Originally, the “Latent city” exhibition was to become the reverse of the “Open city” festival. The events were supposed to correlate, to enter into a dispute, add to, complement and comment on each other. The “Open city” exhibition was primarily designed to focus on the very centre of community life, to step forward into the future, anticipate the barely emerging signs of new worlds. The “Latent city” exhibition on the other hand, immersed in a serene park reality, was to explore the long-lasting, the history-induced reflectiveness, consideration, meditation, to evoke images from the past, uncover subsequent layers of our heritage.
Restrictions imposed by the COVID-19 pandemic forced us to modify and downsize our original plans. Consequently, instead of two large festivals, we are offering the artists and residents a single, less spectacular event: “Latent city/Open city” exhibition. Fears related to the pandemic forced us to rearrange the exhibition and open it in a brand new manner. Instead of conspicuous manifestation of the presence of art in public spaces during an opening tour around the streets of Lublin, this year will be marked by a less spectacular series of openings of individual works. The “Latent city/Open city” exhibition will emerge in a number of incarnations, mysteriously and unexpectedly.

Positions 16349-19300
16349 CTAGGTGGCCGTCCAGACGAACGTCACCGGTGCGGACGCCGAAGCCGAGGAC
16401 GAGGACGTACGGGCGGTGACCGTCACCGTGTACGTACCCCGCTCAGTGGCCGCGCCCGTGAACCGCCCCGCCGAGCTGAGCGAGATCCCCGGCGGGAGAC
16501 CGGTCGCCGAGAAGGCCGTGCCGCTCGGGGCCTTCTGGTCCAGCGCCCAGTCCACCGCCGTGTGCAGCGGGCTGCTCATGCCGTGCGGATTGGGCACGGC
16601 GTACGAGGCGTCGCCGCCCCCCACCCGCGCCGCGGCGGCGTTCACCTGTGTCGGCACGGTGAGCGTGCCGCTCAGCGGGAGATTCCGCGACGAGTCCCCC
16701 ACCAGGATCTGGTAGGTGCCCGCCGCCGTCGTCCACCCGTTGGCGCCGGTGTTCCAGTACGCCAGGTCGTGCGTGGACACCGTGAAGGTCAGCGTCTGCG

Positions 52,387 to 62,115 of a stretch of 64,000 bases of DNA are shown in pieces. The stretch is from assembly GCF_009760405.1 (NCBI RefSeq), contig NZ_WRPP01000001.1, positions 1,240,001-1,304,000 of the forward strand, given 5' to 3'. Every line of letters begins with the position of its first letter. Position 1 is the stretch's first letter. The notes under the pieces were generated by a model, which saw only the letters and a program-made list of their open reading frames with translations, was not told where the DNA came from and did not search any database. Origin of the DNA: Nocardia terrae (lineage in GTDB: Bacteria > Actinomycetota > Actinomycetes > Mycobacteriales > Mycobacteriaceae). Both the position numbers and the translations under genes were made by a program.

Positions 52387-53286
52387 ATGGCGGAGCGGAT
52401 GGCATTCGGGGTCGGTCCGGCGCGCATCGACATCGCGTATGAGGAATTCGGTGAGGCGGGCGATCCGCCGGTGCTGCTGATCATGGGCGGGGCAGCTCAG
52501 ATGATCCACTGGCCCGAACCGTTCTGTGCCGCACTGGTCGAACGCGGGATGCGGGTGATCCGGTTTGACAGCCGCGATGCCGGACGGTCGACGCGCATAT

Our idea of a “latent city”, concealing its sins, disguising the already healed wounds, demanding a critical approach, was enriched and strengthened with new threads coming straight from the real life. The disease situation has revealed new traits and experiences. It has inscribed images of a deserted city into a collective memory. It forced us to reflect on the social distancing experience, isolation, concealment, seclusion, mask wearing. The word “latency” has gained a new, socially important meaning.